PLAINS TWP. — More than 300 visitors rummaged through radio and computer equipment, searching for that unique find, outside the Polish American Veterans Club on Sunday.
The amateur radio enthusiasts were able to browse the goods of more than 75 vendors at the 38th annual Hamfest, hosted by the Murgas Amateur Radio Club.
The event mimicked a flea market.
“I was able to get a Windows 10 computer for $50,” club Treasurer Herv Krumich said. “How can you beat that?”
The club’s focus is amateur “ham” radio earning the term “ham” from old Morse Code slang for amateur. The club is named after the Wilkes-Barre-based wireless transmitter pioneer and Catholic priest, Father Jozef Murgas.
Club President John Denisco said the event was formed as a way for enthusiasts to buy and sell radio and computer equipment while getting the chance to interact with other amateurs.
Krumich was happy with some of the electronic pieces he purchased.
The Bear Creek resident said he started dabbling in wireless communications back in 1957, adding that he would often have to create or alter the equipment he needed on his own. Today, however, he can simply just go out and buy whatever it is he needs.
“It’s a dying art,” Denisco said of handcrafting radios and antennas.
Denisco said he first became intrigued with ham radios to be able to communicate farther distances.
But just how far can a signal go?
“Herb can get a signal to bounce back from the moon,” he said with a smile.
Krumich nodded his head in agreement. Once he sends a transmission out to space, he said about 2.5 seconds later it will bounce off the moon, sending it back to him.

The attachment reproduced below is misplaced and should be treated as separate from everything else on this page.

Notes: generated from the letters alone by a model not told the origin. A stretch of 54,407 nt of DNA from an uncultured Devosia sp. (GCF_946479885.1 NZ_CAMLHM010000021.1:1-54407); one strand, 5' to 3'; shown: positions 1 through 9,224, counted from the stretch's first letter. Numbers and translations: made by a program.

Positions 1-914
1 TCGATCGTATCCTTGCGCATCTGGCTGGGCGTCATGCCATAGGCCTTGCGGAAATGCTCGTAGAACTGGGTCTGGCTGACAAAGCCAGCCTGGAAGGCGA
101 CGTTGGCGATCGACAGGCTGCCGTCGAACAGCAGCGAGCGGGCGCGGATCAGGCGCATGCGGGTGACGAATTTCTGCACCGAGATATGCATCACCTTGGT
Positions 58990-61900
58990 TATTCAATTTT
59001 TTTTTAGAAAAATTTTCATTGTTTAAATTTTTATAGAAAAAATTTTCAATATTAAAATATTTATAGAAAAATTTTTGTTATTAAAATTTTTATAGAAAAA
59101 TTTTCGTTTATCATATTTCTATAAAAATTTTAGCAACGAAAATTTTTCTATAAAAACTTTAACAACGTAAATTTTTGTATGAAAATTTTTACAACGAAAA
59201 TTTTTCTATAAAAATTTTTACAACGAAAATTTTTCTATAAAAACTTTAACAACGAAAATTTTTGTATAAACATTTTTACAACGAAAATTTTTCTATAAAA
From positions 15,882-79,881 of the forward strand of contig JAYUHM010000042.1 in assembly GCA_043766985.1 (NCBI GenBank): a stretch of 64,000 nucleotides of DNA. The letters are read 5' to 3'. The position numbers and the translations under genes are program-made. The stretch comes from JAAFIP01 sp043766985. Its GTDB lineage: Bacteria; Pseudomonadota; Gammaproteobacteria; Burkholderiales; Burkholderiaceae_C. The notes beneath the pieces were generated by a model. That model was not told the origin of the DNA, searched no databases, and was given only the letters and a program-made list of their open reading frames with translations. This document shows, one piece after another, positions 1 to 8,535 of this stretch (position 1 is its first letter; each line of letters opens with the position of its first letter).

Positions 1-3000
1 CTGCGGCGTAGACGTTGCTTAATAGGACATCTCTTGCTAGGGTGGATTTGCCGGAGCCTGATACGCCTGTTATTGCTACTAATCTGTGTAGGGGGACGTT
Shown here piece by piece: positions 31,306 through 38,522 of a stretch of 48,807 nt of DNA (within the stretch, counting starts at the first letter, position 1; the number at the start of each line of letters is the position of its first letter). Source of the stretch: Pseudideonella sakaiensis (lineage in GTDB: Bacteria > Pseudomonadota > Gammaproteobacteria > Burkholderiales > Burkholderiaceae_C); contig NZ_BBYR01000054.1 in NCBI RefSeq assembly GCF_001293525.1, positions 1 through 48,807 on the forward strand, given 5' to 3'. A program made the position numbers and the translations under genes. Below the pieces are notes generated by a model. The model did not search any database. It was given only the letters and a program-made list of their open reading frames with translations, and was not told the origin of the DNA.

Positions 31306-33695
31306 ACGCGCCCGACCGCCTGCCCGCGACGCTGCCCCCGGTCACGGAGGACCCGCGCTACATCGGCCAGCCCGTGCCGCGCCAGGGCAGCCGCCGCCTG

Murgas board member Bill Waters said that he hopes younger generations will take an interest in amateur communications, as it offers a different approach to communicating.
A software consultant, Waters said he’d rather use a ham radio to communicate over Facebook and has even gotten his son involved with the club.
“I think we should target younger kids because it’s a great hobby,” he said, adding that it offers a more personal form of conversation. “You may learn something new about somebody you’ve been talking to (on ham radio) for years.”
Aside from selling electronics, the event also offered amateurs the chance to gain or expand their operating license through testing. Before 2006, many amateurs users couldn’t become licensed because testing would require a working knowledge of Morse Code. However, the FCC overturned that rule in 2006, opening the door for more amateurs to become licensed and move up in class.
“I was out it off for a while because you had to know Morse Code. I didn’t think I could learn it, so I never really tried,” Waters said.
Now, Waters happily announced to the group that he passed his testing at the event, moving himself up to the second of three classes in the licensing.
The group meets the first Wednesday of every month at the Luzerne County Emergency Management Building on Water Street. Aside from training and club activities, the group also assists local organizations and events — such as the Wilkes-Barre Duathlon and Wilkes-Barre Triathlon — by providing free communications for the events.
Proceeds from Hamfest go toward a club scholarship as well as various organizations, including the Geisinger Miracle Network. For more information, visit MurgasARC.org